FY21 receipts to be barely a fifth of target; BPCL sale, LIC IPO unlikely to materialise this fiscal
With the Covid-19 pandemic playing spoilsport, FY21 disinvestment revenues will likely be at a five-year low of around Rs 30,000-40,000 crore or 14-19% of the massive annual target of Rs 2.1 lakh crore. However, the government will set disinvestment receipts target at around Rs 2 lakh crore for FY22, as bulk of the deals planned for FY21 such as strategic sale of fuel retailer-cum-refiner BPCL and the initial public offering (IPO) of Life Insurance Corporation are seen materialising next fiscal, along with a clutch of other privatisation deals.
The disinvestment receipts so far this year have been about Rs 17,958 crore or 8.5% of the FY21 target. The government’s residual 26.12% stake sale in Tata Communications (erstwhile Videsh Sanchar Nigam Limited) is expected to fetch around Rs 8,000 crore by February-March.
Taking advantage of the recent uptick in the share market, the Centre may also attempt to execute a few offer for sales (OFS) of minority stakes in CPSEs before the end of the current fiscal. While four CPSEs have already bought back a portion of their shares, four more, including Coal India and MOIL, are expected to buy back shares from the government by March 31, 2021. Still, the overall receipts from this route will be the lowest since FY16 (Rs 23,997 crore).
The government’s plan to sell 52.98% stake in BPCL, which was expected to be completed this fiscal, will likely spill over to next financial year, largely due to procedural delays. The government’s stake in BPCL was worth about Rs 60,000 crore in November 2019, around the time the stake sale proposal was approved by the Union Cabinet. At the current market prices, the stake is worth about Rs 44,500 crore only. However, the actual receipts will depend on valuation and consideration of a premium.
After the expression of interest (EoI) stage, three shortlisted bidders for BPCL will be asked to put financial bids in the second stage in February. Since the shortlisted firms will do their due diligence, field queries and evaluate the assets of company and might visit some of its facilities, the cash flow from the transaction is seen materialising in FY22, said people familiar with the matter.
The IPO of LIC was the second biggest component of the budgeted disinvestment target for this fiscal. The insurer’s IPO won’t materialise in the current financial year owing to tardy progress in preparations. While the valuation of the insurer – which often plays White Knight to the government – will be known closer to the listing. LIC is believed to be worth Rs 8-11.5 lakh crore, meaning a 10% IPO could fetch the government Rs 80,000-110,000 crore.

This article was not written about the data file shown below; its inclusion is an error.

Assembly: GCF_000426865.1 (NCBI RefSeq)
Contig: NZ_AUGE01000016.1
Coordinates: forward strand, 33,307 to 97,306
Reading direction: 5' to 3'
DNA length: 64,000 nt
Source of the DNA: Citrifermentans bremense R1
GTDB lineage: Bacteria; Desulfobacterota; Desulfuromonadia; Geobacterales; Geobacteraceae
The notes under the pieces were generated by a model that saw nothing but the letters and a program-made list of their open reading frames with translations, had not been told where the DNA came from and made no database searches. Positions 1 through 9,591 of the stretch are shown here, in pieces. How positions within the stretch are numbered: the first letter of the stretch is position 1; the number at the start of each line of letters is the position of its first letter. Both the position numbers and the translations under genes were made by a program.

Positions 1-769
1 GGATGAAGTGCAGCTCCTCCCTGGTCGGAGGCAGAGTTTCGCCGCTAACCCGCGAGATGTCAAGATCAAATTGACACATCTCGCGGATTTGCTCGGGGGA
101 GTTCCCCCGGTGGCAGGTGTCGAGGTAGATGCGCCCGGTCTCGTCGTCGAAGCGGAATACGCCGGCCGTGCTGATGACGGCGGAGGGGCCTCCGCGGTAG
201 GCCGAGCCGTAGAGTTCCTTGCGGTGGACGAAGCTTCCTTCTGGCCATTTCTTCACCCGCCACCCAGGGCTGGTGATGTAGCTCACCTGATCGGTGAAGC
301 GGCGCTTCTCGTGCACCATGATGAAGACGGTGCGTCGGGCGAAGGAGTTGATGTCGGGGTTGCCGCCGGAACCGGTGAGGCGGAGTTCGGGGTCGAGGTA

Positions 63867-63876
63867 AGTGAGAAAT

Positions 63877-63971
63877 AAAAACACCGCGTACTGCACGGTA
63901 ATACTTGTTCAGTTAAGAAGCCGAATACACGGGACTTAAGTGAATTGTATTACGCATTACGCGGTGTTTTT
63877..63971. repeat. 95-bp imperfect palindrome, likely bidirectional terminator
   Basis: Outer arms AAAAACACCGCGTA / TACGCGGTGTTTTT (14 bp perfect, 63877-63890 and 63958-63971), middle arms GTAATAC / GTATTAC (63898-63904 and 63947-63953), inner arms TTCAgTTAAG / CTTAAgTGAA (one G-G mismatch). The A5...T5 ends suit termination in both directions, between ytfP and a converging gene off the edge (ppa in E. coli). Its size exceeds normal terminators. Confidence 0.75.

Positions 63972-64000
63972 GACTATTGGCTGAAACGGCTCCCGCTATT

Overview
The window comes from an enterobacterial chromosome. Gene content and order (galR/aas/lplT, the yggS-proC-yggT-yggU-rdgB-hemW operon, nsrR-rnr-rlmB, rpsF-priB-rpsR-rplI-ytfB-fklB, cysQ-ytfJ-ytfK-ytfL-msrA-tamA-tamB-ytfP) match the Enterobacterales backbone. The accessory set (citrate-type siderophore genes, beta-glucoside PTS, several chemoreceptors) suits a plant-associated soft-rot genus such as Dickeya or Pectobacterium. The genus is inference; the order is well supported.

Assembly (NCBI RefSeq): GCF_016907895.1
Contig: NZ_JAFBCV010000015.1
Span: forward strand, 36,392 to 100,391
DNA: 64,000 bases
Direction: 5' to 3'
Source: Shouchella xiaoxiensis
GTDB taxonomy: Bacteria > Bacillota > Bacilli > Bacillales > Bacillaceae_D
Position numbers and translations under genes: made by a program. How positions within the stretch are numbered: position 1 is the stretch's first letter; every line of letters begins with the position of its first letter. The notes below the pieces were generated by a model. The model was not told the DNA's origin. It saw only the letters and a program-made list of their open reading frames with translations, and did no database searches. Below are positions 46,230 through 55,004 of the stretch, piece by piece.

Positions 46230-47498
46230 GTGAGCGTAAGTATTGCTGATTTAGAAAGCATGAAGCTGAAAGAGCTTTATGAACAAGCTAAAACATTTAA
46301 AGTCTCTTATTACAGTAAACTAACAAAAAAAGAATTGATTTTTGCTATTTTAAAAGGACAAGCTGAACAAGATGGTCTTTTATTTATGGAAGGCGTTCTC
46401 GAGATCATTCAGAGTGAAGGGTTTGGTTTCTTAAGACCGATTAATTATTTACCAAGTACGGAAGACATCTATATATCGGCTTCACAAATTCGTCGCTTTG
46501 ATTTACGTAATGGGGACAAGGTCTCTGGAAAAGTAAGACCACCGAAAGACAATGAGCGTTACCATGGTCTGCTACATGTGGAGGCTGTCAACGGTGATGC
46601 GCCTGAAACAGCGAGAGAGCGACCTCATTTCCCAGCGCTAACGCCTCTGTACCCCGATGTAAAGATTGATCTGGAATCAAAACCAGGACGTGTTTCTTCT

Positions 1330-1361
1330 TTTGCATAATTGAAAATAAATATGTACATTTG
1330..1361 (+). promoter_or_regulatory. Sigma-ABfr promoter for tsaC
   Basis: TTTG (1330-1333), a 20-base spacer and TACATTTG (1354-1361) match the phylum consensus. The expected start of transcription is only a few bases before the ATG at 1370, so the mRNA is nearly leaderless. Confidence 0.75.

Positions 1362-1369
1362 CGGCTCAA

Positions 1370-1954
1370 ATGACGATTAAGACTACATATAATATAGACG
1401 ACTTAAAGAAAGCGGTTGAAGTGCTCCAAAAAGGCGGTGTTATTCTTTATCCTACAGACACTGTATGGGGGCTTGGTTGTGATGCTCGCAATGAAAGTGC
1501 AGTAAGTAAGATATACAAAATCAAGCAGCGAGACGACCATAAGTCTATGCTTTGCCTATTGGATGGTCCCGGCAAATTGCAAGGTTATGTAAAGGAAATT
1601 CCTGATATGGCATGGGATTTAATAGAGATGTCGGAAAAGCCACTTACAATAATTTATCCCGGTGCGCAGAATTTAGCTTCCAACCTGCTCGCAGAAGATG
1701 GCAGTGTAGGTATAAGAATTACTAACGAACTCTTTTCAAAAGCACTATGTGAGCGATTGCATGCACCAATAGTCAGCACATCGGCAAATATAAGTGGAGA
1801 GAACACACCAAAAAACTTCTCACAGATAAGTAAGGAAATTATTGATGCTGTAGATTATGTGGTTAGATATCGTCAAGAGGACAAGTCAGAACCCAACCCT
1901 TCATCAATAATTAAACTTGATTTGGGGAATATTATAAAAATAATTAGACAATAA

After the EoI stage, Air India privatisation will enter financial bids stage in March-April and the officials are optimistic of the deal going through in FY22. The bids for AI are likely to be under Rs 20,000 crore. The Centre could get about Rs 3,000 crore cash. Besides BPCL, the Air India deal was also targeted to be concluded by March 31, 2021.
Delay in floating of EoI for the Centre’s 30.8% stake sale in Container Corporation and IDBI Bank has pushed these transactions to the next financial year. After clarity on land leasing policy from the Indian Railways that has to be approved by Cabinet, the EoI for ConCor stake (worth about Rs 7,900 crore at current market prices) will be invited. Similarly, the government is yet to invite bids for its 47.1% stake in IDBI Bank worth about Rs 13,600 crore at the current market prices. The IDBI stake sale could also be pushed to the next financial year.
Meanwhile, the Centre has floated an EoI for the strategic disinvestment of its 63.75% stake in Shipping Corporation of India (SCI) worth about Rs 2,500 crore and 26% stake in BEML worth about Rs 1,000 crore.
The next financial year could prove to be a watershed year of privatisation after a gap of 17 years, given the new strategic sector policy on the anvil and statements made by senior government functionaries in recent weeks that the privatisation process would be “more ambitious”. India’s last outright sale of a CPSE was carried out in FY04.